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Turkey Says Not Giving Up On Russian Missile Deal Despite U.S. Pressure

Updated

Russian President Vladimir Putin (left) meets with his Turkish counterpart, Recep Tayyip Erdogan at the Kremlin in Moscow on April 8.

Turkey is not withdrawing from an agreement to buy an advanced Russian missile system, Turkish President Recep Tayyip Erdogan said on April 8, despite increasing pressure from Washington.

"No one can demand that we give it up," Erdogan told a joint news conference in Moscow with Russian President Vladimir Putin. "This is our sovereign right, this is our decision."

Erdogan's trip to Moscow, his third this year, came as the United States and other NATO countries continued a dispute with fellow member Turkey over its decision to purchase Russian S-400 air-defense missiles that are not compatible with NATO systems and are seen as a threat to U.S.-made F-35 fighter jets.

Turkey's relations with Russia have historically been tense.

But Moscow and Ankara have established strong economic ties since the end of the Cold War and have moved closer in recent years as Turkey's relations with Washington and the European Union have suffered.

The meeting comes as the United States and other NATO countries are at loggerheads with Turkey over its decision to purchase a Russian S-400 air-defense system that is not compatible with NATO systems and is seen as a threat to U.S.-made F-35 fighter jets.

The two sides must "strengthen cooperation in the military-technical sphere," Putin told Erdogan as they met in the Kremlin.

"These regard first of all the completion of the contract to supply S-400 antiaircraft missile systems to Turkey," Putin said.

"There are other promising projects on the agenda related to the supply of modern Russian military products to Turkey," Putin said, adding, "We may reach agreements on the joint development and production of high-tech weapons."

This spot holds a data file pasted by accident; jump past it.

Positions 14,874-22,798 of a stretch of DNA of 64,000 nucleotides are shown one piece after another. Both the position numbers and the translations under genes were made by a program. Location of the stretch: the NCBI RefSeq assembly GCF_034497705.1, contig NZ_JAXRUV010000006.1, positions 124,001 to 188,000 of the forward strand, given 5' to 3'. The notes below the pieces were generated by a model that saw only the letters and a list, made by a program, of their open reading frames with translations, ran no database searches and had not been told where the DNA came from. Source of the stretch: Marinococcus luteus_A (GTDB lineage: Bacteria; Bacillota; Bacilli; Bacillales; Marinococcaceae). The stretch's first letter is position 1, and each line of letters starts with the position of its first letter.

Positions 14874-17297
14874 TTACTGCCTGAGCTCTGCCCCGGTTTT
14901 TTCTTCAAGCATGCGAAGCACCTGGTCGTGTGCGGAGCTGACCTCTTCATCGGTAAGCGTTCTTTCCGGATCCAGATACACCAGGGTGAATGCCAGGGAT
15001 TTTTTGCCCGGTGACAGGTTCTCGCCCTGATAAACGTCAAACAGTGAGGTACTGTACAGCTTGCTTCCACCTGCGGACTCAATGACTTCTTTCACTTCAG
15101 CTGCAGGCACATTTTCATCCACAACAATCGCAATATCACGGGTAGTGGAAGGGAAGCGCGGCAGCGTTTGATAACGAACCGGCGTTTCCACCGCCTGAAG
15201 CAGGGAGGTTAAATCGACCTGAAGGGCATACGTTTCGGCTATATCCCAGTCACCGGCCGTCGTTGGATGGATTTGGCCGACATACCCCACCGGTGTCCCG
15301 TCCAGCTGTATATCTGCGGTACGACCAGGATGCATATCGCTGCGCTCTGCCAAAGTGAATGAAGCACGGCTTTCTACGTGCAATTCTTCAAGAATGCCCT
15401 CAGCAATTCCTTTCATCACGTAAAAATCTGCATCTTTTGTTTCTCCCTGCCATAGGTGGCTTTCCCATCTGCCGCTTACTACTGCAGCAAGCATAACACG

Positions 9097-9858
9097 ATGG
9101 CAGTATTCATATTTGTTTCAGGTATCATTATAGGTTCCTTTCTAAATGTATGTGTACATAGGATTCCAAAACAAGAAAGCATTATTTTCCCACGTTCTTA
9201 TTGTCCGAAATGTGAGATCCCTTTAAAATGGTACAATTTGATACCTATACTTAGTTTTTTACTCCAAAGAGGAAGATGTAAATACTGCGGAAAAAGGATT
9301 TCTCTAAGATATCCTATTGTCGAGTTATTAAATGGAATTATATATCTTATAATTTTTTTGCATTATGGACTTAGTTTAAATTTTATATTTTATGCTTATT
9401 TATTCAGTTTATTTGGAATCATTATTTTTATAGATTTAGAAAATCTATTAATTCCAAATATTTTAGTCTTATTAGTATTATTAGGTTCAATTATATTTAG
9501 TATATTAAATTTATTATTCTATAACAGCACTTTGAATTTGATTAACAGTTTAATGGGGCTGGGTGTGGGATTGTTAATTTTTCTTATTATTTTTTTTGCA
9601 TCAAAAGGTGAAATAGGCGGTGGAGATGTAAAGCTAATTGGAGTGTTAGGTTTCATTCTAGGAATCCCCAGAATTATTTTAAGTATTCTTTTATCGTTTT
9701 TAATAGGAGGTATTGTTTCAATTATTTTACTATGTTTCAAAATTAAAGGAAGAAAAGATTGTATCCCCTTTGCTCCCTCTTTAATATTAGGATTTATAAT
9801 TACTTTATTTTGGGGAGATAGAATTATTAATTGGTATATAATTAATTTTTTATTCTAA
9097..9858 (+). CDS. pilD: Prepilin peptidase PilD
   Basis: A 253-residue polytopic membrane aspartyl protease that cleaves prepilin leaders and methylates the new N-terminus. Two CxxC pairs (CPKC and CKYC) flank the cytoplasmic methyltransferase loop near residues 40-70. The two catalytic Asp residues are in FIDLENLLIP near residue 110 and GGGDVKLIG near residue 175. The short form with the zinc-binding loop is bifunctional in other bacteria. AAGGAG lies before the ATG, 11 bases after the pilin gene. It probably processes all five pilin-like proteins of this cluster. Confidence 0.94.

Washington has demanded that Ankara call off its missile deal with Russia and has suspended Turkey's participation in the F-35 program..

U.S. Vice President Mike Pence said on April 3 that "Turkey must choose” whether it wants to "remain a critical partner" in NATO or "risk the security of that partnership by making such reckless decisions that undermine our alliance."

The U.S. State Department said last week that Ankara could face U.S. sanctions if it goes ahead with the purchase.

On April 8, Putin said the construction of the underwater segment of the Turkish Stream gas pipeline that will carry Russian gas to Turkey crossing the Black Sea has just been completed, adding that it's set to come online later this year.

Putin and Erdogan also talked about the planned construction of Turkey's first nuclear power plant, which is set to start operations in 2023.

In Syria, Russia and Turkey have backed opposing sides in the conflict, and experienced a tense period in 2015-16 after Turkish forces shot down a Russian warplane on the Syrian border.

Now they say they are cooperating to secure a buffer zone in Idlib, near the Turkish border, which they agreed on in September in order to prevent a massive Syrian regime offensive.

However, Putin said Moscow and Ankara were unable to reach an agreement to set up a monitoring center in Idlib, agreed at a previous summit in Sochi in February.

"We have so far not been able to create the monitoring center," Putin said. "But I am sure that we will do this."

Turkey has long been angered by U.S. support for Kurdish forces in neighboring Syria, which Ankara says are linked to a Kurdish insurgency fighting for autonomy within Turkey.

The U.S. State Department said Secretary of State Mike Pompeo last week warned Turkish Foreign Minister Mevlut Cavusoglu of "potentially devastating consequences" if Turkey were to launch an offensive against U.S.-backed Kurdish forces in Syria.

The U.S. military has been backing Syrian Kurdish fighters in the north of the country in their battle against Islamic State (IS) extremists.

With reporting by Reuters, AP, dpa, and AFP
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